What is stress?
Stress is a feeling of emotional or physical tension; it's a natural reaction to a threat, demand, or challenge. Your body reacts to these stimuli with physical and emotional responses.
Stress can have a variety of effects on our behavior and mood. Stress also impacts various systems, organs, and tissues all throughout the body.
Signs and symptoms of stress
Stress affects your entire body, causing widespread physical symptoms. Stress manifests physically in these body systems:
Oftentimes, stress throws your body into a "fight or flight" response, in which stress hormones, like adrenaline, noradrenaline, and cortisol, cause your heart rate to increase. Stress causes stronger contractions of the heart muscle. Also, the blood vessels that direct blood to the large muscles and the heart dilate, which elevates your blood pressure, increasing your risk of having a heart attack or stroke.
Your digestive system may also experience upset from a rush of stress hormones, rapid breathing, and increased heart rate. You may have constipation, diarrhea, heartburn or acid reflux, cramping or stomach pain, and even nausea and vomiting.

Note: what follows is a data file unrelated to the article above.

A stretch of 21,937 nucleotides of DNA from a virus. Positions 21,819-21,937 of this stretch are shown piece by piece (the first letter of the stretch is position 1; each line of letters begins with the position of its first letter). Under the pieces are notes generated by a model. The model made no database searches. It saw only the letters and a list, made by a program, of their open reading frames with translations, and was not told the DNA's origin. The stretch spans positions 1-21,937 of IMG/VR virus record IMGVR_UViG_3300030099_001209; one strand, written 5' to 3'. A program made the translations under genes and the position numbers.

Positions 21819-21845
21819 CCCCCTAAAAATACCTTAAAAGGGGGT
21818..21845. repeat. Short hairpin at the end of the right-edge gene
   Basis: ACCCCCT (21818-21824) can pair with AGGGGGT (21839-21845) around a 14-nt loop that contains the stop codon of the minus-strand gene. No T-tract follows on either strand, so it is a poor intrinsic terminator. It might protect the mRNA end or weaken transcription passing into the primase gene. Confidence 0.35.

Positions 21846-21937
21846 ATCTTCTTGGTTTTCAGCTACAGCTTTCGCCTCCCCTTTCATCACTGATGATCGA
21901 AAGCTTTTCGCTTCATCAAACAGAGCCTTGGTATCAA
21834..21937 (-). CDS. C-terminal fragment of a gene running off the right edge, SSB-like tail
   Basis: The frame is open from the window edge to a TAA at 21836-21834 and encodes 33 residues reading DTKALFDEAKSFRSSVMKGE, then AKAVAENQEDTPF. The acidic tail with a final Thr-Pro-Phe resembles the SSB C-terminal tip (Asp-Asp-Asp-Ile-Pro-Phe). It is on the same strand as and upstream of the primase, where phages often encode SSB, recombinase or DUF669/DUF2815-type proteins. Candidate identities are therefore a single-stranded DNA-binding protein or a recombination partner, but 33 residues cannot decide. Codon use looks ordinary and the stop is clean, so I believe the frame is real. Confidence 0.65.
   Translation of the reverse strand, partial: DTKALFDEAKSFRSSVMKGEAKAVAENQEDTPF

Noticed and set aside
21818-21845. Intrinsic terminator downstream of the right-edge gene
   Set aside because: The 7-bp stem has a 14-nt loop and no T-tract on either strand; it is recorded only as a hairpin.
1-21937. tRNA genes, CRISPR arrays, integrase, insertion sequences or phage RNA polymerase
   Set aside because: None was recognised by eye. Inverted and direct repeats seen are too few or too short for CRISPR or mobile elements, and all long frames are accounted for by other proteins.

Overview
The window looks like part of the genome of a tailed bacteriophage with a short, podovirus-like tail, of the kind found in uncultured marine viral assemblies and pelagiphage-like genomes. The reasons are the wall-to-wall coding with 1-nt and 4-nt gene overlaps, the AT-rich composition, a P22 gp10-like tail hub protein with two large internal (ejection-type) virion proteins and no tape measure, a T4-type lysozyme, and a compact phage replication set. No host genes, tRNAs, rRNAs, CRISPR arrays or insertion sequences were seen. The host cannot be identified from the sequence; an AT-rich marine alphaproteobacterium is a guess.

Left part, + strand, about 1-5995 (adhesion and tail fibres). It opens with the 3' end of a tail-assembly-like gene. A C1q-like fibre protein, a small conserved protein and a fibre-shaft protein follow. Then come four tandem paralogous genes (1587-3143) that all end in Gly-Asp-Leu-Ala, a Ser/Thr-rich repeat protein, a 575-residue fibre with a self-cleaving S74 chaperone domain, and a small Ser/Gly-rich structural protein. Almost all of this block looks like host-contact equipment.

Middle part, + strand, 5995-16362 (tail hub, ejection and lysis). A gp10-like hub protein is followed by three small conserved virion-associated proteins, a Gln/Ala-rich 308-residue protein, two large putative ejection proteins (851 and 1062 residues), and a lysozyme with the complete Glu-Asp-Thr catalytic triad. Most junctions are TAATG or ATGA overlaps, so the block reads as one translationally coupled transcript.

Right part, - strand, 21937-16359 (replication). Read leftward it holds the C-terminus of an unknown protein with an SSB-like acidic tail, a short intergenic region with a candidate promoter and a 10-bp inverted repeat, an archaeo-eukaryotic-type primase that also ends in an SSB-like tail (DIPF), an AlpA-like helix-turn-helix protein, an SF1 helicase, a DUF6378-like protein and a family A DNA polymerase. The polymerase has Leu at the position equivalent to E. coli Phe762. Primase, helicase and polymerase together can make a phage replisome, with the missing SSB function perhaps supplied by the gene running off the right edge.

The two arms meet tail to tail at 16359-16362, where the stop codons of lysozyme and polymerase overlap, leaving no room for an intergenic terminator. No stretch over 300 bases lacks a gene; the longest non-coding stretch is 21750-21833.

Over time, stress hormones can weaken your immune system. If you're chronically stressed, you're more susceptible to viral illnesses and other infections.
When your brain perceives a threat, it sets off a series of events involving the hypothalamic-pituitary-adrenal (HPA) axis. This results in an uptick in production of steroid hormones — including cortisol, which is known as the primary stress hormone.
When you’re stressed, your muscles may tense up. Though muscles usually relax as your stress levels go down, chronically stressed individuals may be tense all the time.
Acute stress may cause men to produce more testosterone. However, chronic stress can cause a decrease in testosterone, which may cause erectile dysfunction or reduce sperm production. Chronic stress may also increase the risk of infection in male reproductive organs.
Stress can affect women's menstrual cycles in the form of heavier, irregular, or more painful periods. Chronic stress may also worsen symptoms of menopause. Stress can affect the pregnancy process, including struggles to conceive.
If you're experiencing stress, you'll likely breathe faster. This occurs because your body is attempting to quickly distribute oxygen-rich blood throughout your body. If you already have a breathing condition, like asthma, you may struggle to handle the extra lung exertion.
Emotional signs of stress
Chronic stress can cause a variety of emotional symptoms and affect your overall well-being and mental health. Emotional symptoms of chronic stress can include:
Causes of stress
Situations and events that cause stress are known as stressors, which are external factors. Stress can also be caused by internal factors, like how you perceive and process your life.
Common external causes of stress are:
- Your job or schoolwork
- Your relationships and family
- Your finances
- Your living situation
- Your schedule